Faculty Publications

Speech Breathing In Speakers Who Use An Electrolarynx

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Journal of Communication Disorders





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Speakers who use an electrolarynx following a total laryngectomy no longer require pulmonary support for speech. Subsequently, chest wall movements may be affected; however, chest wall movements in these speakers are not well defined. The purpose of this investigation was to evaluate speech breathing in speakers who use an electrolarynx during speech and reading tasks. Six speakers who use an electrolarynx underwent an evaluation of chest wall kinematics (e.g., chest wall movements, temporal characteristics of chest wall movement), lung volumes, temporal measures of speech, and the interaction of linguistic influences on ventilation. Results of the present study were compared to previous reports in speakers who use an electrolarynx, as well as to previous reports in typical speakers. There were no significant differences in lung volumes used and the general movement of the chest wall by task; however, there were differences of note in the temporal aspects of chest wall configuration when compared to previous reports in both typical speakers and speakers who use an electrolarynx. These differences were related to timing and posturing of the chest wall. The lack of differences in lung volumes and chest wall movements by task indicates that neither reading nor spontaneous speech exerts a greater influence on speech breathing; however, the temporal and posturing results suggest the possibility of a decoupling of the respiratory system from speech following a total laryngectomy and subsequent alaryngeal speech rehabilitation. Learning outcomes: The reader will be able to understand and describe: (1) The primary differences in speech breathing across alaryngeal speech options; (2) how speech breathing specifically differs (i.e., lung volumes and chest wall movements) in speakers who use an electrolarynx; (3) How the coupling of speech and respiration is altered when pulmonary air is no longer used for speech. © 2010 Elsevier Inc.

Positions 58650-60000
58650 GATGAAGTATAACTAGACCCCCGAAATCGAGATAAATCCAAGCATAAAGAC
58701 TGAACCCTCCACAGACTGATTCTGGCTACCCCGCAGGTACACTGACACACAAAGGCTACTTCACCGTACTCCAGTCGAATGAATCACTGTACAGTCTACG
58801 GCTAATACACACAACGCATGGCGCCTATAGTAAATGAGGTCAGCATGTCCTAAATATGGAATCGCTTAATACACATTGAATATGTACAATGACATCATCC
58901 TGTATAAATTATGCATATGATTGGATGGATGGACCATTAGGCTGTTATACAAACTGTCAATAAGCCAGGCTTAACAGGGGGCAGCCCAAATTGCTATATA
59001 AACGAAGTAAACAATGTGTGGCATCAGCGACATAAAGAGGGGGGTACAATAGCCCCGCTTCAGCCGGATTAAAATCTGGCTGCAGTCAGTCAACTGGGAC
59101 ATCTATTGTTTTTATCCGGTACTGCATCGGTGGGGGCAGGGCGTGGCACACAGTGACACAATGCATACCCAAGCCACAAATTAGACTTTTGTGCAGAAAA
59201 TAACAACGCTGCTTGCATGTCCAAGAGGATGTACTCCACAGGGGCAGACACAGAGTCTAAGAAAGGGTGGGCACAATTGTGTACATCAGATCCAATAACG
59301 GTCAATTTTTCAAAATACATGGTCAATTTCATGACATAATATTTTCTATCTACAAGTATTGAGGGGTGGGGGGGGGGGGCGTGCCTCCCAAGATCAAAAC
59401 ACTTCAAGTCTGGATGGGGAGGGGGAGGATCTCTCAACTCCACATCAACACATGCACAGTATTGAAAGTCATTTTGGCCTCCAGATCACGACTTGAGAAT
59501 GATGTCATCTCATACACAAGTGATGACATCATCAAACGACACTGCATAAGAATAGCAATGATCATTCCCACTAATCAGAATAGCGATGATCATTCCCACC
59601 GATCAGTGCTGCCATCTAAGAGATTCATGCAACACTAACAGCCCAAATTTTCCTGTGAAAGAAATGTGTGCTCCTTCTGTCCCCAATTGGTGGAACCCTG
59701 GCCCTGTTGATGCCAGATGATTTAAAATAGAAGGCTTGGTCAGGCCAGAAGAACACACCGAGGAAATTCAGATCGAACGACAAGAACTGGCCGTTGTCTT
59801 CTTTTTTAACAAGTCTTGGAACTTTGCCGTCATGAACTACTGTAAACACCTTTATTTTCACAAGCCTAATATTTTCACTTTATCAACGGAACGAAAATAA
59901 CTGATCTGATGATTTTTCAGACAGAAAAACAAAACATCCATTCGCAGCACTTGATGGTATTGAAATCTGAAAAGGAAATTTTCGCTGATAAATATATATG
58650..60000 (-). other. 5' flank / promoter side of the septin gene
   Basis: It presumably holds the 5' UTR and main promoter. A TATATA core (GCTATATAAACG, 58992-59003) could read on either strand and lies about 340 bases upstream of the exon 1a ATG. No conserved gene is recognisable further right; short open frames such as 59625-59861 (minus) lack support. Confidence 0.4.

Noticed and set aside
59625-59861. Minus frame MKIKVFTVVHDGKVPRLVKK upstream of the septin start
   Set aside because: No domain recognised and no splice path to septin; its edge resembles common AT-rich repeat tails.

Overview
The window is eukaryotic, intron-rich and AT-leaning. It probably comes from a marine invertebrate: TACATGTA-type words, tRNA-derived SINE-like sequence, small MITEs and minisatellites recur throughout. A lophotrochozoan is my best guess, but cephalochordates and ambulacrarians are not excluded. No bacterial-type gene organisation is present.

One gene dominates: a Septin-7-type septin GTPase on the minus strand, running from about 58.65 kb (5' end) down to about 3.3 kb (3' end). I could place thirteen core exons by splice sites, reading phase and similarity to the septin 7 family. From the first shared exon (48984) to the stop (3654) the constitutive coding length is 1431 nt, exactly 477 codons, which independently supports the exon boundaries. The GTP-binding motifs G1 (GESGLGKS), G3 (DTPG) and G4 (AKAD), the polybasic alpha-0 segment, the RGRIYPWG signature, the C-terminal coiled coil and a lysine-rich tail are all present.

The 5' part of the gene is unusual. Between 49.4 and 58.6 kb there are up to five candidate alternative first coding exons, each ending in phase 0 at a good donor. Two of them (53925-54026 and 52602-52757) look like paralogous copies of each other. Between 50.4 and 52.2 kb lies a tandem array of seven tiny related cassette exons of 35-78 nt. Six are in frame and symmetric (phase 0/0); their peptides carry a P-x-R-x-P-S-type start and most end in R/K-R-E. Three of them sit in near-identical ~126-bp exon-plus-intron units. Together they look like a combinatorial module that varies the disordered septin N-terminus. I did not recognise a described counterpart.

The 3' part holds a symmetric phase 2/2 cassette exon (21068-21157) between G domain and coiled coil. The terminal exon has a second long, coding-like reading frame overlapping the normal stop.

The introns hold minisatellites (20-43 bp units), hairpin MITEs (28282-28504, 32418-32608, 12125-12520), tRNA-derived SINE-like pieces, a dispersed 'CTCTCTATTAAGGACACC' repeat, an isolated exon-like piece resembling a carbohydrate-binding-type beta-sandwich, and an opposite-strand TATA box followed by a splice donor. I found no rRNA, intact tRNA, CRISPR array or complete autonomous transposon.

Department of Communication Sciences and Disorders

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